Switch your multimeter to Ohm x 1 scale.
Probe each stator wire with your positive lead on the multimeter and the negative to ground.
There should be no continuity to ground on either wire.
If there is continuity to ground your stator is shorted to ground.
5. Regulator Test: Each of the following tests isolates the regulator only, so if any of these tests fail, the regulator is at fault.
Identifying Wires:
Battery Charge Lead- Wire going from regulator to battery positive.
AC output leads- Wires coming from the Stator to the regulator.
Ground- Wire from Regulator to ground or regulator may be grounded via the physical bolting to chassis.
Regulator Ground Test: Ensure the regulator body is grounded or grounding wire is fastened tightly to a good ground (you should verify this by checking continuity from regulator body to chassis ground).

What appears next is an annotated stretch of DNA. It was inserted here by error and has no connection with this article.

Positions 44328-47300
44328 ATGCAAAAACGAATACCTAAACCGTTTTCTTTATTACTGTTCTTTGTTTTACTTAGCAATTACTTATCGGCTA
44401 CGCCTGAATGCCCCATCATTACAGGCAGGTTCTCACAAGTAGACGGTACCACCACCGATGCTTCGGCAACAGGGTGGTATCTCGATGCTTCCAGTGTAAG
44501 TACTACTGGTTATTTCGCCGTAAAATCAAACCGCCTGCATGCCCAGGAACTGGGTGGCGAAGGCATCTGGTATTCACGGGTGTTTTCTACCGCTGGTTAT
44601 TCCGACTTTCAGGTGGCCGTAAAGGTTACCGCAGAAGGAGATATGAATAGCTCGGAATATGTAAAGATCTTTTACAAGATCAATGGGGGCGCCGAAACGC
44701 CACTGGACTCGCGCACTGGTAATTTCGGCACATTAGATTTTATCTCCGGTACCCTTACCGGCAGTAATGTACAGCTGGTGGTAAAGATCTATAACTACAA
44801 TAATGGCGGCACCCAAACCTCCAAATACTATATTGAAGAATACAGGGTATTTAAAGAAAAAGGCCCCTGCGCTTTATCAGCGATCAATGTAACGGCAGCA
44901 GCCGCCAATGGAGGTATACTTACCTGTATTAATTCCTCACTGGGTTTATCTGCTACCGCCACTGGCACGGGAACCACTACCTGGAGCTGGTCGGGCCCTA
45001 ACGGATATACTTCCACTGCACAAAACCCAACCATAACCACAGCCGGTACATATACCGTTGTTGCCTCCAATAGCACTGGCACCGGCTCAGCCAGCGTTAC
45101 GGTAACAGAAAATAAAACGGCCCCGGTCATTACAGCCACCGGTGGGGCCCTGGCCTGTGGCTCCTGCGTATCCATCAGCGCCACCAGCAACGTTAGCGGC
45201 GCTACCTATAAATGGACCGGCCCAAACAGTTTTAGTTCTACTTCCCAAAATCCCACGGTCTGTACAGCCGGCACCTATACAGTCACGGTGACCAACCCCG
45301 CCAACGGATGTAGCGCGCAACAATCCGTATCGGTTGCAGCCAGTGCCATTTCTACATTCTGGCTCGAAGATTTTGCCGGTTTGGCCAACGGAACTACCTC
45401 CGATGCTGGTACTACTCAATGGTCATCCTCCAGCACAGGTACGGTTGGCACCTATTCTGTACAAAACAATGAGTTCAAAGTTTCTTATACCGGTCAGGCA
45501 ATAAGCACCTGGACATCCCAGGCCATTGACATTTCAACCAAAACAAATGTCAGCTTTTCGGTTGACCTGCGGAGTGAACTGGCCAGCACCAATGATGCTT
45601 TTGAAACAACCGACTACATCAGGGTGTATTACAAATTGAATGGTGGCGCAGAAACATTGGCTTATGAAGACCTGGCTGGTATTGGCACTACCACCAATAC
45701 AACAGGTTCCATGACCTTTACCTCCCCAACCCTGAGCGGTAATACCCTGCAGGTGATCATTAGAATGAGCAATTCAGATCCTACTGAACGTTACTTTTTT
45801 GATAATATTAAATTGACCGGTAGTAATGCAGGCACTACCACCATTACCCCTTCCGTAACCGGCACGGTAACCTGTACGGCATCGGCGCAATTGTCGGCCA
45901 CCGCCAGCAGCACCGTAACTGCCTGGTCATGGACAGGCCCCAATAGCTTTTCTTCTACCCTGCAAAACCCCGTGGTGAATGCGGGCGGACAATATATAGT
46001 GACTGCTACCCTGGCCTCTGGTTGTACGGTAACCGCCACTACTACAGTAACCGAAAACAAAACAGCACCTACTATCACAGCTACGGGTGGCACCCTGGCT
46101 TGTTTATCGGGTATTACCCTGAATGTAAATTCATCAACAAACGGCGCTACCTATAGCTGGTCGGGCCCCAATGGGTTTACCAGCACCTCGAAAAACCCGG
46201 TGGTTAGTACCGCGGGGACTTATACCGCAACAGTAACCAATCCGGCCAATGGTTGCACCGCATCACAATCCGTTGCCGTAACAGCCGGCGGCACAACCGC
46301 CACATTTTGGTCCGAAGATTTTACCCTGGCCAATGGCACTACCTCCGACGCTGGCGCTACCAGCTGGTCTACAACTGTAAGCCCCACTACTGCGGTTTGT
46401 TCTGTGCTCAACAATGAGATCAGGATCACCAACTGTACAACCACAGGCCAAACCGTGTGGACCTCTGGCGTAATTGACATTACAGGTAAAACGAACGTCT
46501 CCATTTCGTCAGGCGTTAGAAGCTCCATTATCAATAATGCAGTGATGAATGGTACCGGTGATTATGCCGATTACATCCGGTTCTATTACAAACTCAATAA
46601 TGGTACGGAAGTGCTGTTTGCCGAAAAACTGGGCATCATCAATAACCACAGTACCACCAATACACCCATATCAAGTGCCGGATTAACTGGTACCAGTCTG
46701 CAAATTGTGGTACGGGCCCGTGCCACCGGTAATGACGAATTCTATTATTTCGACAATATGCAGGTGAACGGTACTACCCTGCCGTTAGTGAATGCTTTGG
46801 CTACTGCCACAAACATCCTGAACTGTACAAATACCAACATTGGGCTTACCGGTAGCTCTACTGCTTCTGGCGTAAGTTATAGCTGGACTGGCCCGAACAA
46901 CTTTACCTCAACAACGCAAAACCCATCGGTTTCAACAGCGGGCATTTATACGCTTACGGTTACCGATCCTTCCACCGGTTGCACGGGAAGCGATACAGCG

Fwd/Reverse Bias Test/Diode Test: This check is testing the Diode function to ensure it is regulating the AC current for the stator into DC Current.
Switch multimeter to Diode Scale.
Place your Multimeter positive lead on each AC output wire.
Place your multimeter negative lead on the battery Charge wire.
The meter should read voltage typically around .5 volts.
Next, switch your multimeter leads putting the negative lead on the AC output wires and the Positive lead on the Battery Charge Wire.
The reading should be Infinite.
With your meter on the same setting, place your multimeter positive lead on the regulator ground wire or to the regulator directly, and then place your meter negative lead on the AC output leads.
The meter should read voltage typically around .5 volts.
Next, switch your multimeter leads putting the negative lead on the regulator ground and the Positive lead on the AC output wires.
The reading should be Infinite.
Note: Below is a table to show the readings:
Positive Lead Negative Lead Reading